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Versions: 00 01 02 03 04 05 06 07 08 RFC 7343

Network Working Group                                        J. Laganier
Internet-Draft                                   Luminate Wireless, Inc.
Obsoletes: 4843 (if approved)                                  F. Dupont
Intended status: Standards Track             Internet Systems Consortium
Expires: December 28, 2014                                 June 26, 2014


   An IPv6 Prefix for Overlay Routable Cryptographic Hash Identifiers
                          Version 2 (ORCHIDv2)
                     draft-ietf-hip-rfc4843-bis-08

Abstract

   This document specifies an updated Overlay Routable Cryptographic
   Hash Identifiers format that obsoletes RFC4843.  These identifiers
   are intended to be used as endpoint identifiers at applications and
   Application Programming Interfaces (API) and not as identifiers for
   network location at the IP layer, i.e., locators.  They are designed
   to appear as application layer entities and at the existing IPv6
   APIs, but they should not appear in actual IPv6 headers.  To make
   them more like regular IPv6 addresses, they are expected to be
   routable at an overlay level.  Consequently, while they are
   considered non-routable addresses from the IPv6 layer point-of-view,
   all existing IPv6 applications are expected to be able to use them in
   a manner compatible with current IPv6 addresses.

   The Overlay Routable Cryptographic Hash Identifiers originally
   defined in RFC4843 lacked a mechanism for cryptographic algorithm
   agility.  The updated ORCHID format specified in this document
   removes this limitation by encoding in the identifier itself an index
   to the suite of cryptographic algorithms in use.

Status of This Memo

   This Internet-Draft is submitted in full conformance with the
   provisions of BCP 78 and BCP 79.

   Internet-Drafts are working documents of the Internet Engineering
   Task Force (IETF).  Note that other groups may also distribute
   working documents as Internet-Drafts.  The list of current Internet-
   Drafts is at http://datatracker.ietf.org/drafts/current/.

   Internet-Drafts are draft documents valid for a maximum of six months
   and may be updated, replaced, or obsoleted by other documents at any
   time.  It is inappropriate to use Internet-Drafts as reference
   material or to cite them other than as "work in progress."

   This Internet-Draft will expire on December 28, 2014.



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Copyright Notice

   Copyright (c) 2014 IETF Trust and the persons identified as the
   document authors.  All rights reserved.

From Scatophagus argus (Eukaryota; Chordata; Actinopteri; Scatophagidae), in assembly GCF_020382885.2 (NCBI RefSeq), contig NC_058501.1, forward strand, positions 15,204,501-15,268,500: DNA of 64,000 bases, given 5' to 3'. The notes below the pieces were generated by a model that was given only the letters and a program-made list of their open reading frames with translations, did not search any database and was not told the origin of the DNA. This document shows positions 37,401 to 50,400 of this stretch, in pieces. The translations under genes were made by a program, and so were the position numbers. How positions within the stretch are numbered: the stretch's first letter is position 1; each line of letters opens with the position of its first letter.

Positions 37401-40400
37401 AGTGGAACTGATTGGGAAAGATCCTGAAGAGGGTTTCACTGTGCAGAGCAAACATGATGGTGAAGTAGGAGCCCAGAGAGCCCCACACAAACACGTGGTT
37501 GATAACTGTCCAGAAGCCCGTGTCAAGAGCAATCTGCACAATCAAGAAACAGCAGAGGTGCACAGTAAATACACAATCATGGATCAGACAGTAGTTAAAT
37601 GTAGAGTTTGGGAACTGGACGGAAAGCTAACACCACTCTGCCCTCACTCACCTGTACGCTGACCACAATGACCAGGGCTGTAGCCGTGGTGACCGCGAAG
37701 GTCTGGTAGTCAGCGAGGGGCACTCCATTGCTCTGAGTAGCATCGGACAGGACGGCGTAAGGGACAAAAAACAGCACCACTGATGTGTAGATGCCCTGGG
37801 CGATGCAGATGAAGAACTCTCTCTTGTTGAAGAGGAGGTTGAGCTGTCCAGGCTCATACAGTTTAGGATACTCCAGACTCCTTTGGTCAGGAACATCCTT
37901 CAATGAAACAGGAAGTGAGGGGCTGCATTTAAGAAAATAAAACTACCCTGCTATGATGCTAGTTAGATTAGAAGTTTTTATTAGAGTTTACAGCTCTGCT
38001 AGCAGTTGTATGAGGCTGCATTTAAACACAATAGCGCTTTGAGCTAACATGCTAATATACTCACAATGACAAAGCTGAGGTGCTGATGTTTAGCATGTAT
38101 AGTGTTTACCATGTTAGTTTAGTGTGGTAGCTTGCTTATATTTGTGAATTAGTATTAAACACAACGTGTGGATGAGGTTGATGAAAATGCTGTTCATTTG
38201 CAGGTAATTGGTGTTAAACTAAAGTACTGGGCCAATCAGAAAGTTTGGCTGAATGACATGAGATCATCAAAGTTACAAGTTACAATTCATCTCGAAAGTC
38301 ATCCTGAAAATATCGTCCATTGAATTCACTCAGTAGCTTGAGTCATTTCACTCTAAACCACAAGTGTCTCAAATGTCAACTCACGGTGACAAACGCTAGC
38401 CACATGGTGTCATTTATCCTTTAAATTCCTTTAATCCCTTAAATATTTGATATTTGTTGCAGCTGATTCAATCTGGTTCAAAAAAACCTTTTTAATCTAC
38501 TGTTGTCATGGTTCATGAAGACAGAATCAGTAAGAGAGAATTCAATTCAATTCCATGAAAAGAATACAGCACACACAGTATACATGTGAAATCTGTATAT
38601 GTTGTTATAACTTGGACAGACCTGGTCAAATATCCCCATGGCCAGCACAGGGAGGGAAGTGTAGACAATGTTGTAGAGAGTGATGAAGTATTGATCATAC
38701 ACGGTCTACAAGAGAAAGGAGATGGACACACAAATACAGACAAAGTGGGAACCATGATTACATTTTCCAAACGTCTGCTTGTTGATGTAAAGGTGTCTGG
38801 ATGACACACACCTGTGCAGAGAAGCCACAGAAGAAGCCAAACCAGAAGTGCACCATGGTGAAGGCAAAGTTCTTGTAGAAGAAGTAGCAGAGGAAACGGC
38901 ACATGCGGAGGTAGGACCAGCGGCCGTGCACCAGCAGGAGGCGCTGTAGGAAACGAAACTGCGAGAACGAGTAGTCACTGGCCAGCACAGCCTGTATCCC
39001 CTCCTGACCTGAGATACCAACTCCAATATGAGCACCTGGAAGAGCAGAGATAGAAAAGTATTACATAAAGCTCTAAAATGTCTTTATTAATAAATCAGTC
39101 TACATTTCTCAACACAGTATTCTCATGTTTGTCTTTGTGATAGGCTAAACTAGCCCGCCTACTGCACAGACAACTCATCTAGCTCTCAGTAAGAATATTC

This document is subject to BCP 78 and the IETF Trust's Legal
   Provisions Relating to IETF Documents
   (http://trustee.ietf.org/license-info) in effect on the date of
   publication of this document.  Please review these documents
   carefully, as they describe your rights and restrictions with respect
   to this document.  Code Components extracted from this document must
   include Simplified BSD License text as described in Section 4.e of
   the Trust Legal Provisions and are provided without warranty as
   described in the Simplified BSD License.

Table of Contents

   1.  Introduction  . . . . . . . . . . . . . . . . . . . . . . . .   2
     1.1.  Rationale and Intent  . . . . . . . . . . . . . . . . . .   3
     1.2.  ORCHID Properties . . . . . . . . . . . . . . . . . . . .   4
     1.3.  Expected use of ORCHIDs . . . . . . . . . . . . . . . . .   5
     1.4.  Action Plan . . . . . . . . . . . . . . . . . . . . . . .   5
     1.5.  Terminology . . . . . . . . . . . . . . . . . . . . . . .   5
   2.  Cryptographic Hash Identifier Construction  . . . . . . . . .   5
   3.  Routing and Forwarding Considerations . . . . . . . . . . . .   7
   4.  Design Choices  . . . . . . . . . . . . . . . . . . . . . . .   8
   5.  Security Considerations . . . . . . . . . . . . . . . . . . .   8
   6.  IANA Considerations . . . . . . . . . . . . . . . . . . . . .   9
   7.  Contributors  . . . . . . . . . . . . . . . . . . . . . . . .  10
   8.  Acknowledgments . . . . . . . . . . . . . . . . . . . . . . .  10
   9.  References  . . . . . . . . . . . . . . . . . . . . . . . . .  10
     9.1.  Normative references  . . . . . . . . . . . . . . . . . .  10
     9.2.  Informative references  . . . . . . . . . . . . . . . . .  11
   Appendix A.  Collision Considerations . . . . . . . . . . . . . .  12
   Appendix B.  Changes from RFC 4843  . . . . . . . . . . . . . . .  12

1.  Introduction

   This document introduces Overlay Routable Cryptographic Hash
   Identifiers (ORCHID), a new class of IP address-like identifiers.
   These identifiers are intended to be globally unique in a statistical
   sense (see Appendix A), non-routable at the IP layer, and routable at
   some overlay layer.  The identifiers are securely bound, via a secure
   hash function, to the concatenation of an input bitstring and a
   context tag.  Typically, but not necessarily, the input bitstring
   will include a suitably encoded public cryptographic key.





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1.1.  Rationale and Intent

   These identifiers are expected to be used at the existing IPv6
   Application Programming Interfaces (API) and application protocols
   between consenting hosts.  They may be defined and used in different
   contexts, suitable for different overlay protocols.  Examples of